- History of the Intellectual Development of Europe, by John William Draper (1864). A selection of excerpts from the book. Contains no mention of the Baha'i Faith, but is of interest partly because Abdu'l-Baha referred to this book in Secret of Divine Civilization. [about]
- Humanity's Coming Encounter with Baha'u'llah, by Douglas Martin, in American Bahá'í (1992). Retrospective look at the previous 100 years of Baha'i history, current shifts of focus and teaching plans, and the prospects for the future which the new Message can bring. [about]
- Infallibility and Historical Knowledge of the Guardian, by Universal House of Justice, in Lights of Irfan, Volume 6 (2005). While the Guardian's infallibility applies to interpretation of revelation, it does not include historical and scientific knowledge. [about]
- Ita and the Sandinista Revolution, by Robert G. Wilson, in dialogue magazine, 1:4 (1987). An interview with Ita, one of the earliest participants in the Sandinista Revolution in Nicaragua that resulted in the removal of Anastasio Somoza from power in 1979. Includes letter about the organization "Quest for Peace." [about]
- Mafia, Mob and Shiism in Iraq: The Rebellion of Ottoman Karbala 1824-1843, by Juan Cole and Moojan Momen, in Past and Present, 112 (1986). On the role of gangs in urban social history of the 19-century Ottoman empire; with a decline in government control, gangs ran protection rackets and acted as a parallel government, making alliances and becoming popular leaders against an alien threat. [about]
- Majestic Process, The: Cycles, Eras, Epochs and Stages (2004). A one page chart developed as a class handout on the "Majestic Process," the Ages and Epochs of the Faith. [about]
- Making of Central America, The: Intervention, Dictatorship, and Revolution, by Phillip Berryman, in dialogue magazine, 1:4 (1986). History of Western and Christian involvement in Latin America. (No mention of the Baha'i Faith.) [about]
- Mid-East History during the Islamic Period: Chronology and Commentary, by Brian A. Miller (2000). Brief overview of Islamic history. [about]
- Notes on the Twentieth Century, by Douglas Martin (2001). Multiple transcriptions of talks given in Atlanta, New York, and Massachusetts in September and October, 2001, largely based on the document Century of Light. [about]
- Permanence of Change, The: Contemporary Sociological and Bahá'í Perspectives, by Hoda Mahmoudi, in Journal of Bahá'í Studies, 18 (2008). Sociohistorical changes of the Axial Age and the Renaissance, sociological views on modernity and its contemporary challenges, and key features of modernity as identified in the Bahá’í writings as "the universal awakening of historical consciousness." [about]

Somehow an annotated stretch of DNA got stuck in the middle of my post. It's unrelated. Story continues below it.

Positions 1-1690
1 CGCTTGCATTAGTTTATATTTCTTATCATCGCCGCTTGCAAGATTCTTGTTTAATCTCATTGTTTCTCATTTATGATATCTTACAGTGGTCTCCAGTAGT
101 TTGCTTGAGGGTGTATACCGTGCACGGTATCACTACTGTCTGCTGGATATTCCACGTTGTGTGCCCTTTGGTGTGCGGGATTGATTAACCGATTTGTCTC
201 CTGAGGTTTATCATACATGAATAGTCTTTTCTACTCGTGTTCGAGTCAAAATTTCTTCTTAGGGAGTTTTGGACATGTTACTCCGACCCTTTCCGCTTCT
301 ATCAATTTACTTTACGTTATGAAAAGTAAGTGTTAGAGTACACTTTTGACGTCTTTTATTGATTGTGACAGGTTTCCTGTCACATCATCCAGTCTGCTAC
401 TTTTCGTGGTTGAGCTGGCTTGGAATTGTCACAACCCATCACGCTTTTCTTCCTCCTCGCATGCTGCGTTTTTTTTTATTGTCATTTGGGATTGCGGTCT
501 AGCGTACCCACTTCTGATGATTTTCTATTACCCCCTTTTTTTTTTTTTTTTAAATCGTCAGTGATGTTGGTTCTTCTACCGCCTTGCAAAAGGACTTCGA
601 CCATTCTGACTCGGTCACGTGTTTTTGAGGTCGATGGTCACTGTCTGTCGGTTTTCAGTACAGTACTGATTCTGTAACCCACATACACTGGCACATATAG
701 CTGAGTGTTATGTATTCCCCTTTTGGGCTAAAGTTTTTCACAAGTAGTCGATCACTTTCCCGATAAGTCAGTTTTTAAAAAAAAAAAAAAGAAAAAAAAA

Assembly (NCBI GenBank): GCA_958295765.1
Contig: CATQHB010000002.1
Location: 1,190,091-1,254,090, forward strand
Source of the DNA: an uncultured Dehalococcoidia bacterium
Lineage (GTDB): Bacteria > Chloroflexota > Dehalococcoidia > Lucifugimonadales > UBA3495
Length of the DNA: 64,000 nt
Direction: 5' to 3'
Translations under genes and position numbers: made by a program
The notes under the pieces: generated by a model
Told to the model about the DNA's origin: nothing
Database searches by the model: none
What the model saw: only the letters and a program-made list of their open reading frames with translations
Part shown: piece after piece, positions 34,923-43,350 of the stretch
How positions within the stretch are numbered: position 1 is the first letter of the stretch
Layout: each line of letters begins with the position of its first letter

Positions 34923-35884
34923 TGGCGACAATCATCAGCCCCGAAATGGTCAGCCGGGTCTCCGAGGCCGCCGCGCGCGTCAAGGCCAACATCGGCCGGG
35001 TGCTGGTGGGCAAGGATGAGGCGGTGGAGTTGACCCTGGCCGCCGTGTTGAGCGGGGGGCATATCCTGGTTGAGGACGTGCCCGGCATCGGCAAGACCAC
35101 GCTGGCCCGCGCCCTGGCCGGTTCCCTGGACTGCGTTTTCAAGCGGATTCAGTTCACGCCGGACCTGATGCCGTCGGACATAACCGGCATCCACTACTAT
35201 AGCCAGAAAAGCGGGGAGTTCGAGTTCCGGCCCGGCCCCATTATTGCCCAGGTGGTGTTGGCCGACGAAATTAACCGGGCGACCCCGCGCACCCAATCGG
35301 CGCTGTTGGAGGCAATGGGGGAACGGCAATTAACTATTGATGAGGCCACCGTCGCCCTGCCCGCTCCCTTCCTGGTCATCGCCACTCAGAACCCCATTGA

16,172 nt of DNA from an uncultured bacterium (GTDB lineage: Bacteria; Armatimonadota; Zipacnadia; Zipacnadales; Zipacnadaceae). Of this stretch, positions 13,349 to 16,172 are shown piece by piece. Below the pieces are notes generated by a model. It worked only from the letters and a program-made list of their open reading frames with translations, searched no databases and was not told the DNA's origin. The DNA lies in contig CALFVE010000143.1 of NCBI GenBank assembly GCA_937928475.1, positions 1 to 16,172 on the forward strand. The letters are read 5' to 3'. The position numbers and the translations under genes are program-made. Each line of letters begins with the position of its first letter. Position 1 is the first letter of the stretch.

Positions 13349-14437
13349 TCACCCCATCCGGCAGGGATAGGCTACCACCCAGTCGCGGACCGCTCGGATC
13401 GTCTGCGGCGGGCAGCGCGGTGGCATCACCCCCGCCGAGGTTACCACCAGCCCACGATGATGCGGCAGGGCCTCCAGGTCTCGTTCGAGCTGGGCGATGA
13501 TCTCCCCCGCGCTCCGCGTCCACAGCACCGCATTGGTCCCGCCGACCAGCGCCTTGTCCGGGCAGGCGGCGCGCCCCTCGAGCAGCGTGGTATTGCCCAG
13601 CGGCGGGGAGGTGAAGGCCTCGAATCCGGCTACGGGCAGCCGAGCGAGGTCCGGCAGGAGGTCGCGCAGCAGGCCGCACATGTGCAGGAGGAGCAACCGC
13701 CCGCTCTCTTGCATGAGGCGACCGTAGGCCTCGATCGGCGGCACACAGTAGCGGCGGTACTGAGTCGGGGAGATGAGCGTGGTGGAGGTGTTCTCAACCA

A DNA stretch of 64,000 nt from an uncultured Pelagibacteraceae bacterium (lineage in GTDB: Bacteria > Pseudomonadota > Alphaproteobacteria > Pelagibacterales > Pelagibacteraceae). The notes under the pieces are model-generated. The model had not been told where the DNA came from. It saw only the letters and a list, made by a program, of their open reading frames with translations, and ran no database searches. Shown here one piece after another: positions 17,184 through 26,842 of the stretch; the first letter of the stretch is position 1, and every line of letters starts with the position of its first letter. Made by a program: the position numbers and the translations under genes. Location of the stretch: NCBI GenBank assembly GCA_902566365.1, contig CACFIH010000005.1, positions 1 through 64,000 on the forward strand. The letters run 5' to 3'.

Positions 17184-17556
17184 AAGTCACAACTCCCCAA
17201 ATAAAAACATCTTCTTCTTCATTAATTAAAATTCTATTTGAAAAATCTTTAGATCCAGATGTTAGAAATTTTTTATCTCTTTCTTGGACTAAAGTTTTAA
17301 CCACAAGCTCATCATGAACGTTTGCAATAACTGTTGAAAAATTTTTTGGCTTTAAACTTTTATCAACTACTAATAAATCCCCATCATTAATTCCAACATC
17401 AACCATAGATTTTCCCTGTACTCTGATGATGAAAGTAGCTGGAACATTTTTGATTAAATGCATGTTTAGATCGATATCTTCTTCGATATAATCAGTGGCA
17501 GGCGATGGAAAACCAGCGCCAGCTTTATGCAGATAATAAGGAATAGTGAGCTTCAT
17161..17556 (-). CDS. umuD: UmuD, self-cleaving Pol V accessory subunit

- Pivot of the Universe: Nasir al-Din Shah Qajar and the Iranian Monarchy 1831-1896, by Abbas Amanat: Review, by Sholeh A. Quinn, in Bahá'í Studies Review, 8 (1998). [about]
- Protecting the Human Family: Humanitarian Intervention, International Law, and Bahá'í Principles, by Brian D. Lepard, in Journal of Bahá'í Studies, 13:1-4 (2003). [about]
- Race and Racism: Perspectives from Bahá'í Theology and Critical Sociology, by Matthew Hughey, in Journal of Bahá'í Studies, 27:3 (2017). Review of the concepts of race and racism based on social scientific understanding, in order to better understand their definition and to delineate their relation to one another, and correlate them with the Bahá'í Writings. [about]
- Religion in the Modem World, by Anjam Khursheed, in Singapore Bahá'í Studies Review, vol. 6 (2001). On aspects of the Western secular rebellion against theocracy and the rise of free enquiry and freedom of conscience through the lens of the European Reformation and Galileo’s conflict with the Papacy; religion's role in strengthening family unity. [about]
- Religious Background of the 1979 Revolution in Iran, by Moojan Momen (1995). [about]
- Secret of Divine Civilization, by Abdu'l-Bahá (1957). [about]
- Seeking Light in the Darkness of "Race", by Jamar Wheeler, in Journal of Bahá'í Studies, 27:3 (2017). A historical sketch of how race concepts evolved, with analysis at macro and micro levels of society. Oneness of mankind is an enlightening force that, through individual agency and collective social action, can transform society. [about]
- Seneca Falls First Woman's Rights Convention of 1848: The Sacred Rites of the Nation, by Bradford W. Miller, in Journal of Bahá'í Studies, 8:3 (1998). [about]
- Shoghi Effendi's View of Providential History in Light of the Judaeo-Christian Tradition, by Jack McLean, in Bahá'í Studies Review, 13 (2005). The Guardian's letters reveal six feature of his historicity: palingenesis and transitional history; providential synchronization; teleological history; organically whole history; periodisation of ages and epochs; history as community identity-creation. [about]
- Tablet of Maqsud, by Universal House of Justice (2001). Date of the revelation of the Tablet of Maqsúd and its mention of "Two great powers." [about]
- Tablet to Napoleon III (Lawh-i-Napulyún): Biography of Napoleon, in Encyclopedia Britannica (1999). First Tablet to Napoleon. [about]
- Tablet to Pope Pius IX (Lawh-i-Páp): Biography of Pope Pius IX, in Encyclopedia Britannica (1999). [about]
- Tablet to Tsar Alexander II (Lawh-i-Malik-i-Rus): Biography of Tsar Alexander, in Encyclopedia Britannica (1999). Short biography of Tsar Alexander ll describing him as a great historical figure without the charisma of a great man. Suggests history should view what he did, such as abolishing serfdom and building railroads, as more important than who he was. [about]
- Tafsir and the Meaning of the Qur'an: The Crucifixion in Muslim Thought, by Todd Lawson (2010). Using Qur'án 4:156-7 as an example, classical tafsīr, “scholastic" exegesis, has not always taken account of the way all Muslims understand the Quranic text. Other understandings may be found in poetry, philosophy, mysticism and even historical writing. [about]